In this study, we investigated the relationship between ICG concentration in blood and ICG fluorescence intensity measured at the boundary of the blood medium. The goal was to derive a calibration method that accounted for blood hematocrit changes and could be applied for the quantitative assessment of circulating blood ICG concentration, cardiac output, and circulating blood volume in subjects undergoing hemodialysis. We used the Monte Carlo method14 to simulate the fluorescence of ICG in blood with different hematocrit levels. ICG fluorescence intensities obtained at different radial distances from the entry point of the excitation beam allowed us to define optimal design criteria for the fabrication of an optical probe for the transmural detection of ICG fluorescence through dialysis tubing. Results of the simulations were compared to empiric in vitro measurements of ICG fluorescence in circulating blood with different hematocrit levels.

We showed that by measuring the intensity of the excitation light transmitted through or reflected by the blood, variations of the fluorescence signal with hematocrit could be corrected to produce a calibration relationship between fluorescence intensity and ICG concentration that was unaffected by hematocrit changes.

2.

Methods

2.1.

Simulation of Light Transport and Fluorescence in Blood Tube Model

2.1.1.

Description of simulation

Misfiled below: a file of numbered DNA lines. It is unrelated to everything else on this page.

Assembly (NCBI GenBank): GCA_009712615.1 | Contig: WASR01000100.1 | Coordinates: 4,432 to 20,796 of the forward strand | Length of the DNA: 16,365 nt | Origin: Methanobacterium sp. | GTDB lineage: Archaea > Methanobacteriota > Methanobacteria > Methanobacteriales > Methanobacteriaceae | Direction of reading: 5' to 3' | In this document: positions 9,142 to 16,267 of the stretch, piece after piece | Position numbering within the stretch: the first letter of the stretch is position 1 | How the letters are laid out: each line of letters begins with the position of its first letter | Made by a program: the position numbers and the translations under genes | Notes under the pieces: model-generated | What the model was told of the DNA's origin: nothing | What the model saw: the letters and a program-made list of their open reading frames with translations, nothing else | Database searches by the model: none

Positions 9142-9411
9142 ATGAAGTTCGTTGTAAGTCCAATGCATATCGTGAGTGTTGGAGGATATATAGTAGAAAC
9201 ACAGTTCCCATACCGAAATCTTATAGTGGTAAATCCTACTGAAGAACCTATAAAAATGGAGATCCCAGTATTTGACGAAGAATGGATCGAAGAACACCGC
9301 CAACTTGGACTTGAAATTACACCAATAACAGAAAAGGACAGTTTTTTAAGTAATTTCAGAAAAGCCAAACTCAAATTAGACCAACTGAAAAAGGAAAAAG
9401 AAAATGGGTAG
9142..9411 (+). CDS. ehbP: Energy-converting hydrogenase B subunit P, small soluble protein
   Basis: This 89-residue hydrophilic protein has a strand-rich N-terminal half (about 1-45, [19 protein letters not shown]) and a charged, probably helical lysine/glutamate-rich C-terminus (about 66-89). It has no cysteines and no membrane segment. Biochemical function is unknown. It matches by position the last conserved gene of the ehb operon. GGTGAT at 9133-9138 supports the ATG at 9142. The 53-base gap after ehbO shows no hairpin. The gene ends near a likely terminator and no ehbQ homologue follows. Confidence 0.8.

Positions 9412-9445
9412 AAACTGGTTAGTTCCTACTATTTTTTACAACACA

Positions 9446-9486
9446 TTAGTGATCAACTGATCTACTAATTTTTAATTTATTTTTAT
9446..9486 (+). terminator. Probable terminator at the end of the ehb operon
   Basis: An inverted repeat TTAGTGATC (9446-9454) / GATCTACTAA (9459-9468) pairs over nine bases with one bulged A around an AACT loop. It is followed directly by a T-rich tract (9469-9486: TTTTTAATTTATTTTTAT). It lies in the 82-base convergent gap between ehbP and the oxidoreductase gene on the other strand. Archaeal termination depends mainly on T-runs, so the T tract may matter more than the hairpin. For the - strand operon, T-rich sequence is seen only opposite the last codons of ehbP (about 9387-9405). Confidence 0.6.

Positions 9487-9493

Light transport in an infinitely wide blood slab (Fig. 1 ) with different blood hematocrit levels (Hct) and containing fluorescent ICG in varying concentrations (CICG) was simulated using the Monte Carlo method.14, 15 Fluorescence was mimicked following the approach of Hyde 16 Briefly, the probability of survival of an excitation photon at each interaction was assumed to be p=(μs+μa,ICG)(μs+μa,ICG+μa) , where μs and μa represent the scattering and absorption coefficients of the blood medium, and μa,ICG is the absorption coefficient of ICG. The “weight” of the excitation photon was reduced by a factor p at each interaction event. Furthermore, at each interaction, the excitation photon was either scattered in a new direction with probability ps=μs(μs+μa,ICG) or transformed into a fluorescent photon with probability pf=μa,ICG(μs+μa,ICG) . The photon direction after a scattering event was chosen from a probability distribution described by a Henyey-Greenstein phase function defined by the mean cosine of scattering angle (g).15 When an excitation photon was transformed into a fluorescent photon, the new photon direction was chosen at random, assuming isotropy of the fluorescence. Fluorescent photons were then tracked with the traditional Monte Carlo scheme, which at each interaction reduced the photon weight by (μs)(μs+μa,ICG+μa) . A unit quantum yield for the fluorescence was used, which was of no consequence for the analysis of the change of the fluorescence signals with CICG and Hct.